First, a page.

His wife has said she uses marijuana to deal with chronic pain. Feds declined to prosecute her case and sent it to the Tooele County Attorney. On Tuesday, she pleaded guilty to a misdemeanor pot possession charge.

“It's bigger than just my wife and my family,” Weinholtz said. “There are thousands of Utahns that are struggling with these many different types of conditions.”

Weinholdts's plan includes: -Legalizing medical marijuana, with reasonable safeguards.

-Funding pain management programs, to cut down on opioid abuse.

-Expanding education and police department supply of Naloxone, used to save drug overdose patients.

"The increase in opioid addiction in the state has been dramatic, has been 400 percent since the year 2000, and medical cannabis would help with the reduction of opioids as well," Weinholtz said.

U.S.: Medical Marijuana Doesn't Cause More Teenage Stoners

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By Derrick Stanley
Hemp News

Researchers say that legalizing medical marijuana doesn't make more teenagers into stoners.

The study was published online in the journal Drug and Alcohol Dependence. It found that people over 25 were slightly more likely to have used marijuana in the past month after their state legalized it for medical purposes. That number grew to 7.15 percent from 5.87 percent of that group.

This is the first study to look at how medical marijuana laws have affected actual use. Columbia University researchers used annual survey data from people who responded to the National Survey of Drug Use and Health between 2004 and 2013. This includes data from over 50,000 people each year, in all 50 states, and asks if someone has used marijuana in the past month. It didn’t ask whether it was for recreational or medical purposes.

The study showed that legalizing medical marijuana didn’t make teens think the drug was more readily available. “Before medical marijuana laws changed there was a concern that this type of legislation could potentially increase recreational marijuana use in adolescents and adult populations,” said study co-author Silvia Martins, an associate professor of epidemiology at Columbia, in a university statement. “At least for now, we do not see an increase in use among adolescents.”

Indiana: Large Majority Of Voters Support Legalizing Medical Marijuana


By Derrick Stanley
Hemp News

A new WTHR/HPI Indiana Poll has found that a vast majority of likely Indiana voters are in support of legalizing medical marijuana in the state. The poll focused specifically on likely voters and strongly indicates that an initiative effort to legalize marijuana as a medicine would be approved with overwhelming support.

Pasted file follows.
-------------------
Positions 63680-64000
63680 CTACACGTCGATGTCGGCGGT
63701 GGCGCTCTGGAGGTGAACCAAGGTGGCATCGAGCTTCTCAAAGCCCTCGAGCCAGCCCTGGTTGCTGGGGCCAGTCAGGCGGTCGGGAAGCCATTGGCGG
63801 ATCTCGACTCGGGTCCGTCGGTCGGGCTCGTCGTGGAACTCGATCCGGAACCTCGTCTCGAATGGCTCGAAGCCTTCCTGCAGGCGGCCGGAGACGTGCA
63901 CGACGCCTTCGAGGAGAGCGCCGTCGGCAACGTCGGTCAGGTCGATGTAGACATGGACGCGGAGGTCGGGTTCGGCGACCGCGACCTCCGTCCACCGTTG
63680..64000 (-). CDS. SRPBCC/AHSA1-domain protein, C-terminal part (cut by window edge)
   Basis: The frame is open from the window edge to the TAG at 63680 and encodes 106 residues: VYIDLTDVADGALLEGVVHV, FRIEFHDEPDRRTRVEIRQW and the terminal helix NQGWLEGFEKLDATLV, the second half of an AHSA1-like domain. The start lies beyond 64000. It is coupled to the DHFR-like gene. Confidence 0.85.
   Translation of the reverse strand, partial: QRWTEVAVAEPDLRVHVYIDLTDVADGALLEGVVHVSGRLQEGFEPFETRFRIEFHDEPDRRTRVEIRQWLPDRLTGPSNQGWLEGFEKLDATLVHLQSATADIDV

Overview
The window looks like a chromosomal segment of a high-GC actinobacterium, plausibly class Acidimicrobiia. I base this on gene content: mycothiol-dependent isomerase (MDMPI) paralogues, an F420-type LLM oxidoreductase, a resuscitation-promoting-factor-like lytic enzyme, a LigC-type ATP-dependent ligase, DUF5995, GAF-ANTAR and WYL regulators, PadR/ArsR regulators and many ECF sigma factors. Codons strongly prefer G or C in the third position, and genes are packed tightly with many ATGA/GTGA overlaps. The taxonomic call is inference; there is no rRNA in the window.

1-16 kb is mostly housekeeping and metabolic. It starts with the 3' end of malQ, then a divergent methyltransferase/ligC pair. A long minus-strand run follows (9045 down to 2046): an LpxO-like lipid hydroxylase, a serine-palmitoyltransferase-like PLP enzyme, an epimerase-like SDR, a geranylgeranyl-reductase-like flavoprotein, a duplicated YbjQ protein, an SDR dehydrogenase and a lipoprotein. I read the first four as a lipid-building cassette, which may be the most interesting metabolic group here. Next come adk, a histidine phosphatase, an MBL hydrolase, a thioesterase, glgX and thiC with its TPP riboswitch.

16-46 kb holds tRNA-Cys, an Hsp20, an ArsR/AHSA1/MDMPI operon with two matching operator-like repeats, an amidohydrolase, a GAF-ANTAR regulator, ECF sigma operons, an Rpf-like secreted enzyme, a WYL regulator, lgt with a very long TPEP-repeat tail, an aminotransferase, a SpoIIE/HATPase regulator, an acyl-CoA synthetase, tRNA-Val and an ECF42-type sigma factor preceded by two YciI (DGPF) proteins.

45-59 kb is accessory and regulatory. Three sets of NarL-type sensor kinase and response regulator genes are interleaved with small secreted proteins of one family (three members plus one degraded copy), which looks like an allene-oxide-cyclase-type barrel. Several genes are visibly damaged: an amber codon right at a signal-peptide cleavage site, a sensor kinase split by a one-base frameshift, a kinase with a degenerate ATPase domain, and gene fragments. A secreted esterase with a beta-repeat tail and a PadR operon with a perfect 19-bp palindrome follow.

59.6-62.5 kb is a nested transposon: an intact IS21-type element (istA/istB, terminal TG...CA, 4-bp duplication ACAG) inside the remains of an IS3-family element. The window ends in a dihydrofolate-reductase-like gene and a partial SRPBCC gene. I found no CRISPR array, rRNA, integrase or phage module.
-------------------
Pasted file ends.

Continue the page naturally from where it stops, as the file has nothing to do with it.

According to the poll, 73% of likely voters in the state are in support of medical marijuana. Only 25% are opposed to the move, and want to keep medical narijuana illegal.

Only 2% of likely voters were found to be undecided.

The survey found Democrats to be the most likely to support medical cannabis with 82%, support followed by independents at 77%. Support among Republicans was lower, but still a strong majority was in support at 59%.

There are lawmakers in the state who are working to make a change in the law. Last year Indiana State Senator filed Senate Bill 284, a proposal to legalize medical cannabis, including personal cultivation and dispensaries. Unfortunately the measure failed to advance, but the conversation is already underway.

Utah: State To File Marijuana Charges Against Wife Of Gubernatorial Candidate


By Derrick Stanley
Hemp News

Federal prosecutors will not file criminal charges against the wife of Mike Weinholtz, Democratic Candidate for Governor of Utah. A state prosecutor will take the case instead.

"We recieved a call from the U.S. Attorney's Office, asking us if we would take the case on a conflict," said Gary Searle, Chief Deputy Tooele County Attorney. "The district attorney in Salt Lake evidently is friends with the Weinholtz's or has a social relationship with Mr. and Mrs. Weinholtz."

Mike Weinholtz, currently running for Governor against incumbent Gary Herbert, made a surprising announcement during the state's Democratic Convention in April. He declared that his wife, Donna Weinholtz, was being investigated for using medical marijuana. A statement from his campaign said she "uses marijuana to seek relief from chronic neck, back and knee pain brought on by arthritis."

"I thought it was necessary to be open and honest with the delegates," he said at the time. "I thought it would be dishonest if I didn't disclose it."

On Wednesday a statement from the U.S. Attorney's office read: "After reviewing the case carefully and consulting with the Tooele County Attorney, we determined that the best venue for the case would be on the county level rather than pursuing a federal case."

Connecticut: Minors Can Now Become Medical Marijuana Patients


By Derrick Stanley
Hemp News

Connecticut House Bill 5450, signed into law by Governor Dannel P. Malloy earlier this year, is now in full effect. This means that those under 18 with certain qualifying conditions can legally use medical marijuana if they receive a recommendation from a physician. Nurses are also now authorized to recommend medical marijuana to both adults and minors. Previously that authority was exclusive to physicians.